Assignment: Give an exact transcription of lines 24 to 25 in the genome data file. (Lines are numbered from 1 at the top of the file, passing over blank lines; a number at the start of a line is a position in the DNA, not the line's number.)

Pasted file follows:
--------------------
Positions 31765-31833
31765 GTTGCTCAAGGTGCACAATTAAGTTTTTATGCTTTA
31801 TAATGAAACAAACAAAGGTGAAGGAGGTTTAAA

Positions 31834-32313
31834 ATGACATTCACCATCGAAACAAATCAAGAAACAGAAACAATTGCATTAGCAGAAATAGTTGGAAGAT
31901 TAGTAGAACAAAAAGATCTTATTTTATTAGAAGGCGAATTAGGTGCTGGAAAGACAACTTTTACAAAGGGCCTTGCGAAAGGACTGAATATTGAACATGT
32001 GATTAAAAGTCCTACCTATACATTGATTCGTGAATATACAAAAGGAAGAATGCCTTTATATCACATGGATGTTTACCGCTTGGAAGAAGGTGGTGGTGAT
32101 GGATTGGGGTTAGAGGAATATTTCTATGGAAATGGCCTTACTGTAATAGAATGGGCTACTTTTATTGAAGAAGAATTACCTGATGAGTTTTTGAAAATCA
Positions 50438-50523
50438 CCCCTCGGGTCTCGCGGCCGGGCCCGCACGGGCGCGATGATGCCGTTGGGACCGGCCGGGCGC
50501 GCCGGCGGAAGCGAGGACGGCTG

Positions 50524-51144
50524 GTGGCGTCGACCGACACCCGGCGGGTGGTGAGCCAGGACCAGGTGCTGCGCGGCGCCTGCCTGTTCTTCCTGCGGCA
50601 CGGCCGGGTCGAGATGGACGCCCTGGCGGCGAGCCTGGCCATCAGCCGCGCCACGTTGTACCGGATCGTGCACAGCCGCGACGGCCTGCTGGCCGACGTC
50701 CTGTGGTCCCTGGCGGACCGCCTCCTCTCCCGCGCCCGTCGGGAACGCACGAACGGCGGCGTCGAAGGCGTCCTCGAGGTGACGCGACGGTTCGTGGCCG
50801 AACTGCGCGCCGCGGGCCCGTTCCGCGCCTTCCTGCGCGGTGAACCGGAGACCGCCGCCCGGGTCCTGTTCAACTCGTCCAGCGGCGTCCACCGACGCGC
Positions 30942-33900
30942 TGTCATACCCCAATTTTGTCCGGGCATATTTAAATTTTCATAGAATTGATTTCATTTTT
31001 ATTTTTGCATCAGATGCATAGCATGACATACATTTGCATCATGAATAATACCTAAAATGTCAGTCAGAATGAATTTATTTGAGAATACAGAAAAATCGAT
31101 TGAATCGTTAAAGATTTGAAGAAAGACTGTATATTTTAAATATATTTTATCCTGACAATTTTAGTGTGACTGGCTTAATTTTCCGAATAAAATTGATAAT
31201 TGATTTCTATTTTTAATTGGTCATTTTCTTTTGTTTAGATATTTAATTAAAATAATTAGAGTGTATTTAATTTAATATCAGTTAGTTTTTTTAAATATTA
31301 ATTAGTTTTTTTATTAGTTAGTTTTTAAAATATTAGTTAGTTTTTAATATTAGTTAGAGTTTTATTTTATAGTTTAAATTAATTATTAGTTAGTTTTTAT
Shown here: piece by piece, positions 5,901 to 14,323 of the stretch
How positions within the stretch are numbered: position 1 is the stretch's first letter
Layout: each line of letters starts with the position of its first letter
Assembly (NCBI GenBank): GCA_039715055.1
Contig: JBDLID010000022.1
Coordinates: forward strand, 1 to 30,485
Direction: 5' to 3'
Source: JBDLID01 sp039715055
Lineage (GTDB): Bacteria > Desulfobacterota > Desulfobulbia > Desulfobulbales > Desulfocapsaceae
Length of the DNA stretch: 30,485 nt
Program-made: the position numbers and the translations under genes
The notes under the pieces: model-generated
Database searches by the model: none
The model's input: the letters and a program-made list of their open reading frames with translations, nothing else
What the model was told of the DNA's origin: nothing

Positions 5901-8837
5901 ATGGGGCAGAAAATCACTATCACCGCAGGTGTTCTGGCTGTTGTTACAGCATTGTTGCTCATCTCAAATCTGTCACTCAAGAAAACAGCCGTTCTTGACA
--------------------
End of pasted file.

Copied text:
How positions within the stretch are numbered: position 1 is the stretch's first letter
Layout: each line of letters starts with the position of its first letter